Wednesday, June 6, 2012

Glacier Travel Course & Athabasca ascent

A couple weekends ago I ran my first Glacier Travel & Crevasse Rescue Course of the summer.  These are always fun courses, and are a great way to get introduced to mountaineering at the Icefields.  I had a great group of 6 guys down for the weekend, and we were able to accomplish alot during the two days. 

The first day was spent learning a bunch of rescue skills and anchor building, and everyone picked it up really quickly.  By the end of the day everyone knew how to rescue a partner from a crevasse in a variety of situations, as well as rescue themselves by ascending a rope with prussics.

Practicing crevasse rescue on Saturday.

On Sunday, we headed up to the North Glacier on Mt. Athabasca and learned how to not fall in a crevasse in the first place!  We also practiced moving with the rope on, steep snow climbing, ice anchors, and a variety of other skills.  After spending a few hours on the glacier, everyone was still energetic so we decided to scramble to the top of Boundary Peak to get some great views.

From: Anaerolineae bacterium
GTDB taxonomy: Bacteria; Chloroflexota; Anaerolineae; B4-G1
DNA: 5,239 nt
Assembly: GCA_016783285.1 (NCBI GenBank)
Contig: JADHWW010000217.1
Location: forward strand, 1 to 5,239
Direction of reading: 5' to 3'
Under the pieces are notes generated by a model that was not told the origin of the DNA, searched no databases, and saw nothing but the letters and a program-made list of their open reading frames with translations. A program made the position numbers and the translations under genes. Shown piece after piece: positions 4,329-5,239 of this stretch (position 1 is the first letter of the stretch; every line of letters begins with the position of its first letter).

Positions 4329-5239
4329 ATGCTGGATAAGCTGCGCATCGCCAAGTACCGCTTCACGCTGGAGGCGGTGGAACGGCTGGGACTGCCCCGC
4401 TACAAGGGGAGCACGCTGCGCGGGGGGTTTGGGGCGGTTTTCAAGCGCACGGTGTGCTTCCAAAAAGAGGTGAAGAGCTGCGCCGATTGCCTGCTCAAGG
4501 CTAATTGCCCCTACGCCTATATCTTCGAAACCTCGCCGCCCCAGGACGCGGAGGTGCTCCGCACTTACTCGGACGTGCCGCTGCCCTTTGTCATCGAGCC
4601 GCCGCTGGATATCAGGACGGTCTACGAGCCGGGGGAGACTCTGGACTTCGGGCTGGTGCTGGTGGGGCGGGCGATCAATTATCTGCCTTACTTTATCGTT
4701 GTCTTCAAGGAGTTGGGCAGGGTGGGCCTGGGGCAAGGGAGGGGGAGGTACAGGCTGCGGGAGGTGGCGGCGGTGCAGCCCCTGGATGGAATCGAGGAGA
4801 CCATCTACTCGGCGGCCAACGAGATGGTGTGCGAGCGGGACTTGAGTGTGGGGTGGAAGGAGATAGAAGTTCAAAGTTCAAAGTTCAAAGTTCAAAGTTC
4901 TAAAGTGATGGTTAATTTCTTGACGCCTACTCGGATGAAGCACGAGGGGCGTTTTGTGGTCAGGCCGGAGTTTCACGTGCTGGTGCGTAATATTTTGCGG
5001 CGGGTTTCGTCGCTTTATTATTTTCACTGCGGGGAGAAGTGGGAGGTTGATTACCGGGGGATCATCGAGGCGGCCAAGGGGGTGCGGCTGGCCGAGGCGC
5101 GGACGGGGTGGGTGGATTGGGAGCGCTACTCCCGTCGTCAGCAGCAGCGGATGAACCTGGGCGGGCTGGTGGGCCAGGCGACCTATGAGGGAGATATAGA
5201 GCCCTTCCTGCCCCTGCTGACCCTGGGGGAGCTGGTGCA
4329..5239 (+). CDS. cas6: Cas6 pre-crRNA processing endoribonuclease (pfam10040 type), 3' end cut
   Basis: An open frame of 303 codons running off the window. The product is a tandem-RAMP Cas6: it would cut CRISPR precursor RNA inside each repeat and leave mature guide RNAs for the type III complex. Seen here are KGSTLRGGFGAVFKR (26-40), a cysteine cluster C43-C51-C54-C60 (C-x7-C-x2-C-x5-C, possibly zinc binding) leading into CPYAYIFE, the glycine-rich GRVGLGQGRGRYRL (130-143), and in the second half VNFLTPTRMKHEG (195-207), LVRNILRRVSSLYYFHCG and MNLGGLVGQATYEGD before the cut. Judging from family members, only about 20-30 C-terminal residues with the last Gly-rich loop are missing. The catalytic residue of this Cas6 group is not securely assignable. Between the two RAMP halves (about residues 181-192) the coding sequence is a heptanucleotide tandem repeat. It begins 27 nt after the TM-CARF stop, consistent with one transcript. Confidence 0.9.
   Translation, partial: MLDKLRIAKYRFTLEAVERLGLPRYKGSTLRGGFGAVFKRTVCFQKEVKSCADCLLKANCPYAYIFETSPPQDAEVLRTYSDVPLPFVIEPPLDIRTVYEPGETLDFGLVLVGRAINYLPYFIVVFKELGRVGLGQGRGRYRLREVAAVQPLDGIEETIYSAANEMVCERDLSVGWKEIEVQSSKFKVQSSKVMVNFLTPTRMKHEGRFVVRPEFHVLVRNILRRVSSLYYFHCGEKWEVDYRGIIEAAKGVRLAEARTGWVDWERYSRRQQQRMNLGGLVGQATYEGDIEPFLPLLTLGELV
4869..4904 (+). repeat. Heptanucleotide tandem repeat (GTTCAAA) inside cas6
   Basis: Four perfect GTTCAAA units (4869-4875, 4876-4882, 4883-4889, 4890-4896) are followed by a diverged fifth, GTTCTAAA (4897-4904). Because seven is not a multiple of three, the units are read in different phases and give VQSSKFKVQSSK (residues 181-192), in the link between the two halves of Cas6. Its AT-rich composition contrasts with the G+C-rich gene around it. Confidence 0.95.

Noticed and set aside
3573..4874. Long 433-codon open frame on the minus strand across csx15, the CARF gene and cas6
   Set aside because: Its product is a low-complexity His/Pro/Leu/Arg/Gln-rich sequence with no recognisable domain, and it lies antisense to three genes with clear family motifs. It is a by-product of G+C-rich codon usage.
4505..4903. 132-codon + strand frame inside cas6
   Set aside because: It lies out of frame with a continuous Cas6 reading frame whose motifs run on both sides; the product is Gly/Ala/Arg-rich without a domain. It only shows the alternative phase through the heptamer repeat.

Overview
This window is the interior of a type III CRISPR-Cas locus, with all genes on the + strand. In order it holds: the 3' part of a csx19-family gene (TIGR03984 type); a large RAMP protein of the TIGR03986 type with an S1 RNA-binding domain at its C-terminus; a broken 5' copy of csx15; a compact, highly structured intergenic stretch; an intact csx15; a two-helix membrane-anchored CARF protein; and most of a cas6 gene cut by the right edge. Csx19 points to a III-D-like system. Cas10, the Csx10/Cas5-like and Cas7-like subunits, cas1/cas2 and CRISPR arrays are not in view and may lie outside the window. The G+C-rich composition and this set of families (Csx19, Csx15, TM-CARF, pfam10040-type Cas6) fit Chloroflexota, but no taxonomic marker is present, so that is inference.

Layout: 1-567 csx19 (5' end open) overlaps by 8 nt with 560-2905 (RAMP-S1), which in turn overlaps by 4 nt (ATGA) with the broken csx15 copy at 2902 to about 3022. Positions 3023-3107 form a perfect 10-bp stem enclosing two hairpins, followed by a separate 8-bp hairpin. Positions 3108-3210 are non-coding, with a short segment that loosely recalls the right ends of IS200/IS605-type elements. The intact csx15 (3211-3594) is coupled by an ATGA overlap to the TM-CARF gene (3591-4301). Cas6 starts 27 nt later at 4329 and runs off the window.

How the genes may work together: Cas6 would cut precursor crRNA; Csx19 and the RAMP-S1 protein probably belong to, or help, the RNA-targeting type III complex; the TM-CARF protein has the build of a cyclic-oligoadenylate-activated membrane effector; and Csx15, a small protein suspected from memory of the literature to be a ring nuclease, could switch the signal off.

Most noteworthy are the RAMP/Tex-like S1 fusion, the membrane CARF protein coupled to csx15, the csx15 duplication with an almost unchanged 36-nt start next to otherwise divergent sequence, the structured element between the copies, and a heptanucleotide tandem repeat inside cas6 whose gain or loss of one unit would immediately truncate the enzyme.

Roped up on the lower glacier.

On the scramble up Boundary Peak with Mt. Hilda & A2 in the background.

A large serac fall avalanche off Mt. Kitchener.  Cool!

On Monday, one of the course participants, Scott, joined me in an ascent of the North Glacier route up Mt. Athabasca.  We had good travel conditions and great views!  We moved up the route quickly and Scott did really well on his first big peak.  The views from the top were awesome!

 Scott on the lower glacier with Mt. Kitchener, Wolley, Diadem, and Mushroom behind.

Sweet weather on the summit!

Thanks to all the guys on the course, and especially to Scott for the fun climb on Monday.  I hope to see you all again!

J. Mills
CRAG Head Guide

1 comment:

  1. As far as I know, glacier travel course Canmore is one of the brilliant way to study the ice. With the help of such courses we can learn glacier geomorphology, how to be fully independent and self sufficient for glaciated terrain travel and initiating advanced crevasse rescue scenarios.